Anticipate Your Doctor’s Questions

The appointment is, of course, a two-way street. Your doctor will also ask questions intended to determine the possible causes of your dysphagia and their corresponding treatments.


The questions your doctor will likely ask and for which you should ideally have ready answers are:

  • When did your symptoms start?
  • Were your symptoms occasional or continuous, chronic or acute, tolerable or painful?
  • What things appear to alleviate or worsen your symptoms? (You may have a more difficult time swallowing some food, for example, than others)
  • What other symptoms aside from difficulty swallowing have you experienced? (You may regurgitate food, or vomit after eating or drinking, or bring up black bile-like material or blood)
  • Have you been unintentionally losing weight?


The back-and-forth exchange will eventually narrow down the possible causes of your difficulty in swallowing. Be honest in your answers even when it seems embarrassing – your ENT doctor has probably heard and seen it all in his line of work.


If you have been experiencing symptoms such as voice changes, constant coughing, pain when swallowing, ear pain and sore throat that has not disappeared for more than two weeks, get yourself checked by a qualified ENT doctor. It could be nothing but it’s always better to be safe than sorry.




HK ENT Specialist Ltd.

Hong Kong based ENT clinic centre

For ENT Services, Audiology & Speech Therapy,

Sleep Disordered Breathing Management,

Hearing Aid Prescription & Medical Cosmetic Services


Possible Causes of Dysphagia

Doctors use the medical term dysphagia to refer to swallowing problems. This can mean having trouble swallowing certain drinks or food items, or being unable to swallow at all. It can be caused by any of the following underlying conditions:


Neurological Causes

If you suffer any damage to your nervous system (brain and spinal cord), this damage can interfere with the nerves involved in starting and controlling the swallowing movement. This type of damage can be caused by a stroke, brain tumors, or myasthenia gravis, which is a very uncommon condition that weakens muscles.

Some neurological conditions can do damage to the brain and nervous system over time. These conditions include dementia, multiple sclerosis, Parkinson’s disease, and motor neurone disease.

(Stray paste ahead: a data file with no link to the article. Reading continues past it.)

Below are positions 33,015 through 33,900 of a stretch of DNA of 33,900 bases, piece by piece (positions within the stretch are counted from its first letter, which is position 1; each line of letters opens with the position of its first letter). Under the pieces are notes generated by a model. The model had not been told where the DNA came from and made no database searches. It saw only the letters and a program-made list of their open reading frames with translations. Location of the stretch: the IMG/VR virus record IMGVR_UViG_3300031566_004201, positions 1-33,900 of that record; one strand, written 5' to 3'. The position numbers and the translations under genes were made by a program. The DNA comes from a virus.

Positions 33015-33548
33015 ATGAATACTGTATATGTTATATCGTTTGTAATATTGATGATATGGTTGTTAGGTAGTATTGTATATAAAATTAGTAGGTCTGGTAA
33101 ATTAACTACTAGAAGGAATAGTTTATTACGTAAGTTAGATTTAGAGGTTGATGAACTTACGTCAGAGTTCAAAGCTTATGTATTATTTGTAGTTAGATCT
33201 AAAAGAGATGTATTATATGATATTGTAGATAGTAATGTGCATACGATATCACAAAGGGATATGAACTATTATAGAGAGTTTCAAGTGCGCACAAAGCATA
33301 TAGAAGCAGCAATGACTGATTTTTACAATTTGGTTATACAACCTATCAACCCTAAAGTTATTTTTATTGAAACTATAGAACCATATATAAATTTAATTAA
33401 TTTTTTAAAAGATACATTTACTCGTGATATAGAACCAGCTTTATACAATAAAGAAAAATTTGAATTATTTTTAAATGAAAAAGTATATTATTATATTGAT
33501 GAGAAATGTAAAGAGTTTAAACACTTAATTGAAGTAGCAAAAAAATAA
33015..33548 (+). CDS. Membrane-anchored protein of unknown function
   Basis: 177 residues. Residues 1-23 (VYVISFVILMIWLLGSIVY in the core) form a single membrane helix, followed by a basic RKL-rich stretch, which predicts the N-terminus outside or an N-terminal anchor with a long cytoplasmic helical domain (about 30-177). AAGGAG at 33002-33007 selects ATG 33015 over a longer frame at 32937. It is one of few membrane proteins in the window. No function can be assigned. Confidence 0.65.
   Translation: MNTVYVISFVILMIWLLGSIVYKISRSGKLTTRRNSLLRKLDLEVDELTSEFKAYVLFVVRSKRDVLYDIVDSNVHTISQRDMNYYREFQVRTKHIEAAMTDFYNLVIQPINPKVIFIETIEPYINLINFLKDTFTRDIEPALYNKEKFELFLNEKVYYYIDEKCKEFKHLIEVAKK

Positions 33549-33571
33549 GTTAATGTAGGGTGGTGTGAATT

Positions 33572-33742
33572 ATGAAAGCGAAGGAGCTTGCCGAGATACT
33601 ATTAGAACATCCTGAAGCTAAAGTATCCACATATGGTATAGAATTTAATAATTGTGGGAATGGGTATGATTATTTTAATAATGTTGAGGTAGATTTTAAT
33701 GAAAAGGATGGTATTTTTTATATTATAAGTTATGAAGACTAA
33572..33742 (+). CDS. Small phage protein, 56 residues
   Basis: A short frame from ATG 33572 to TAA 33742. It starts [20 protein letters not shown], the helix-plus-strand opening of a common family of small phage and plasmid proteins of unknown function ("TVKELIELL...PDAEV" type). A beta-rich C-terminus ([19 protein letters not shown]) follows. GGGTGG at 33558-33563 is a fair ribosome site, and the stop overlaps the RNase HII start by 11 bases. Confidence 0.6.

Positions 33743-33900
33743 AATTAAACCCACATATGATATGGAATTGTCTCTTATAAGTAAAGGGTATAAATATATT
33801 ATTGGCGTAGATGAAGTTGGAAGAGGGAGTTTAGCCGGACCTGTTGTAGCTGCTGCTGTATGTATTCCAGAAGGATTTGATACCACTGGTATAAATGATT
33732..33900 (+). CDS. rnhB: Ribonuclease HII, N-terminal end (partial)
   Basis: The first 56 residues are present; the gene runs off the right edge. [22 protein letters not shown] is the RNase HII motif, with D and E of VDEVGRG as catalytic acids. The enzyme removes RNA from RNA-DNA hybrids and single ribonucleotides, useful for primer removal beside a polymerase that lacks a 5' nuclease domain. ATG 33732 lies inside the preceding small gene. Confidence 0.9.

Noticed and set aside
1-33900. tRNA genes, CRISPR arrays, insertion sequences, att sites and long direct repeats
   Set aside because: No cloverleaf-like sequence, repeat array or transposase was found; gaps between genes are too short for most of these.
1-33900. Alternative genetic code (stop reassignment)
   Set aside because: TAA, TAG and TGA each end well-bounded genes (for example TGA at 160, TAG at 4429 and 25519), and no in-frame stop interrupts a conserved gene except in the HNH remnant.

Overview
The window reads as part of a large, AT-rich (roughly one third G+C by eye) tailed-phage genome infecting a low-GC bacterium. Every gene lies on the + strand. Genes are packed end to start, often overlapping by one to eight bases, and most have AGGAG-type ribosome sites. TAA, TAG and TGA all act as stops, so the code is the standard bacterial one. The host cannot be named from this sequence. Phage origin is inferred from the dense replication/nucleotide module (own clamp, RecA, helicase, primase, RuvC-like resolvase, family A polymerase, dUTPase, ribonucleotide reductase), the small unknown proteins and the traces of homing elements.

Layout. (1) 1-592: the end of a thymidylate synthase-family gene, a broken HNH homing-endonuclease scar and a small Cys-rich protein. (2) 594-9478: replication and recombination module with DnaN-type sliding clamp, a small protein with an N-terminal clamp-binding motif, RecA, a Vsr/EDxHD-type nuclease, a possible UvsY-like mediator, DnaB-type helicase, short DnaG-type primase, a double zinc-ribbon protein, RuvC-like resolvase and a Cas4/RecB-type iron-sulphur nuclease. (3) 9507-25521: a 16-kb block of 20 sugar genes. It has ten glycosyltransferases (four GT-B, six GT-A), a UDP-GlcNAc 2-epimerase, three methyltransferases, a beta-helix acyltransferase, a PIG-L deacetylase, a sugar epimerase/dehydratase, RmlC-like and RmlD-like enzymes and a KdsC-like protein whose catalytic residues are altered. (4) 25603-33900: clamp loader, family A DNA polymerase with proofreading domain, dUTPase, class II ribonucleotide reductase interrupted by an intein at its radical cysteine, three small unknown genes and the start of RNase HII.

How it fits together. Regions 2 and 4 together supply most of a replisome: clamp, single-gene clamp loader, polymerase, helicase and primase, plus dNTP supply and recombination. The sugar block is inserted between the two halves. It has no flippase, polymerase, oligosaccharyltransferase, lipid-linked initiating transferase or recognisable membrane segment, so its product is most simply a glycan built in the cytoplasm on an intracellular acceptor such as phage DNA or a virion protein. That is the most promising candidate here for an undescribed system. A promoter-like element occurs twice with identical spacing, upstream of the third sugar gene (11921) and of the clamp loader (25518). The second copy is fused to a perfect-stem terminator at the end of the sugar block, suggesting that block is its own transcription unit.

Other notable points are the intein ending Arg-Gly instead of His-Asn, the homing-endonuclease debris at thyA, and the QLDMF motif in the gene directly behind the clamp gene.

If there’s an obstruction in the throat or the esophagus becomes too narrow, swallowing can become much more difficult. This type of problem can be caused by some type of throat or mouth cancer like laryngeal cancer or esophageal cancer. When the cancer has been treated, often the obstruction disappears as well.

Infections, such as thrush or tuberculosis, can also cause inflammation of the esophagus that can lead to swallowing difficulties. This is also true of gastro-oesophageal reflux disease (GORD), when your esophagus becomes narrower due to stomach acid causing scar tissue to develop.

Other conditions that can cause an obstruction include eosinophilic oesophagitis and pharyngeal (throat) pouches. When you have eosinophilic oesophagitis, your body reacts to certain allergens by building up a type of white blood cell in the lining of the esophagus. This buildup damages the esophagus lining and causes the swallowing difficulties. With throat pouches, your esophagus develops a large sack that reduces your ability to swallow.

Even radiotherapy can also cause an obstruction in the esophagus. The treatment can lead to scar tissue that can narrow the passageway in the throat.


Congenital and Developmental Conditions

Children can have problems with dysphagia if they’re born with a cleft lip and palate. Cerebral palsy can also affect the movement and coordination of the body parts needed for swallowing. Learning difficulties may also make it difficult for some children to learn to swallow.


Muscular Conditions

Though it’s rare, it’s also possible that a medical condition can affect the muscles needed to push down the food into the esophagus and into the stomach. Achalasia is one such muscular condition that’s sometimes associated with dysphagia. This condition causes the muscles in the esophagus to lose their ability to relax and open to let food through.

Another potential problem is scleroderma. This is when the immune system attacks healthy tissue. This can cause a stiffening of the muscles in the throat and esophagus, leading to problems with swallowing.


As the ENT problem is quite different from case to case, it is suggested to consult an ENT doctor for the appropriate ENT services and treatments.




HK ENT Specialist Ltd.

Hong Kong based ENT clinic centre

For ENT Services, Audiology & Speech Therapy,

Sleep Disordered Breathing Management,

Hearing Aid Prescription & Medical Cosmetic Services


The Difficulties of Dysphagia Explained


Since food and water are essential to human existence, the difficulty in swallowing is indeed a health issue that affected individuals should pay attention to.  In particular, every affected person should consult with their ENT doctor / ENT specialist since he or she may be affected with dysphagia. Let’s take a look at its difficulties and understand what can be done about them. Continue reading

Difficulty Swallowing: What Can I Do?

Difficulty Swallowing: What Can I Do?


Difficulty swallowing is medically referred to as dysphagia. It often indicates a problem in your throat or your esophagus. This condition is most common in older adults and babies, as well as in individuals with a nervous system disorder. There are many reasons why people have difficulty swallowing. Some are harmless and others require medical attention. If you only experience it once or twice, then it probably doesn’t merit a visit to the ENT doctor. But if you experience it frequently, it may mean you have a serious problem and you should see an ENT doctor as soon as possible. Continue reading